Shizuoka Prefecture took a positive step forward in mid-February when it enacted revised traffic rules and opened new one-way bicycle lanes in Shizuoka City. Taking place on a larger scale than other pilot projects around the country, it should be a harbinger of improved bicycle policies throughout Japan. Unfortunately, however, the Ministry of Land, Infrastructure, Transport and Tourism is approaching bicycle policy in a piecemeal fashion.
That little-by-little approach seems especially strange since Japan is the third biggest cycling nation in the world. Japan’s 70 to 80 million bicycles might not compare with China’s staggering 500 million cycles or the Netherlands 99 percent bike ownership rate, but with over 10 million new bicycles sold each year, the current regulations, facilities and infrastructure are far from sufficient. The central government needs a coherent plan and concrete action to make bicycle riding a greater part of the transportation network.
Bicycles are the most sustainable and efficient form of urban transportation. With the right planning, they smoothly interface with the rest of the transportation network. Many cities have already studied traffic flow patterns, but more funding must be devoted to planning and construction. Though new infrastructure will be needed, it will last for years and more than pay for itself by helping to reduce automotive pollution and congestion.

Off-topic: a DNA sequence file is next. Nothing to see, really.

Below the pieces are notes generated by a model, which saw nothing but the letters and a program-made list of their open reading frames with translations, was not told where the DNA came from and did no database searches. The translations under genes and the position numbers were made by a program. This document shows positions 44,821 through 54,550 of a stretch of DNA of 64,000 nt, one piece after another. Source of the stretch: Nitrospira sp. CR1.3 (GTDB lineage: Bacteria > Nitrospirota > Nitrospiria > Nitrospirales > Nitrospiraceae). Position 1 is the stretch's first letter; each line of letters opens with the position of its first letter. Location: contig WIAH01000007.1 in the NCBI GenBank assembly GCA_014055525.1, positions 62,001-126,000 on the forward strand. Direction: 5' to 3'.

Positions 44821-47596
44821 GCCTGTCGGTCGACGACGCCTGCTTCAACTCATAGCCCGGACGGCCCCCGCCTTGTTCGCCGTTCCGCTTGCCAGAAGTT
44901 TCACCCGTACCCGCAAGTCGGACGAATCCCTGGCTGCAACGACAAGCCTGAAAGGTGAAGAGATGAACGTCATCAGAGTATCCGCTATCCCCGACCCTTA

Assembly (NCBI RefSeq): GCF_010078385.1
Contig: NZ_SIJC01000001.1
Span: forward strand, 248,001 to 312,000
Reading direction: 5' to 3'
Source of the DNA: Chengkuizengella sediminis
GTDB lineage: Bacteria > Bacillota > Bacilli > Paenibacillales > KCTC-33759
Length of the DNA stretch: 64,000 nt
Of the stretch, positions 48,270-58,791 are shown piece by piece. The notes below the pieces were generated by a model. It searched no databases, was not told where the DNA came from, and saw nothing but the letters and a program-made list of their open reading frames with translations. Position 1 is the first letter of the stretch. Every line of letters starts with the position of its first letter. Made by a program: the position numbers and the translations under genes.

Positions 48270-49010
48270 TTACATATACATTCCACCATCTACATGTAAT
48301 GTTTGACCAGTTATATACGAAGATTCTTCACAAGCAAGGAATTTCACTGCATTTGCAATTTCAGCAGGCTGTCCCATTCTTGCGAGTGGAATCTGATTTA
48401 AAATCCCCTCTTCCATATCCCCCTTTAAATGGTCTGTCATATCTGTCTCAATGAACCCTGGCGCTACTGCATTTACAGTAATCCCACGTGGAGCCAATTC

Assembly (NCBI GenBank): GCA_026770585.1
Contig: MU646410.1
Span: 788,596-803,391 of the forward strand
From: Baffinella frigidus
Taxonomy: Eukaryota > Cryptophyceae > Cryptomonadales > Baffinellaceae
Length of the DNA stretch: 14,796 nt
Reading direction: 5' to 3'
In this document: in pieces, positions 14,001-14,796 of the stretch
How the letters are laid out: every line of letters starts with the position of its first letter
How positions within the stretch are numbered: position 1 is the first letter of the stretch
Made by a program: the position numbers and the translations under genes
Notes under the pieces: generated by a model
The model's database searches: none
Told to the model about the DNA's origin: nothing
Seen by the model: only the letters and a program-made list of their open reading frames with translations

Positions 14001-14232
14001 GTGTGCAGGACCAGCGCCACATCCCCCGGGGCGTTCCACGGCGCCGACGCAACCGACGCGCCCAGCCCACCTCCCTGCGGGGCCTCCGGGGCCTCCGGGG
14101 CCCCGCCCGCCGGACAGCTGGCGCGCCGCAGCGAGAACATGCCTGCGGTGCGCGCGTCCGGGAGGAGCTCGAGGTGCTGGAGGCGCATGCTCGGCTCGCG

Most important are bicycle lanes, which are few and far between at the moment. Finding space of any kind is not easy in Japan’s crowded urban areas, but converting some two-way roads into one-way roads for cars with two bike lanes on either side is one solution. Establishing through-lanes at intersections is also tricky, but can be accomplished with careful planning.
Bicycle lanes separated from pedestrians and automobiles by dividers are the best solution. These cycleways can be integrated into roadways and walkways to improve safety and traffic flow. Cycle-friendly lanes need to be established for different needs, too. Most bicycles are used for short trips. However, lanes for leisure cycling and long-distance commutes are also important. Creating designated lanes, as has been done in Shizuoka City, requires study, planning and design, but is reasonably cheap compared with other infrastructure projects.
Parking is an aspect of bicycle infrastructure that does involve expense. Some Japanese local governments have installed automatic underground parking facilities and most stations have bike parking lots,
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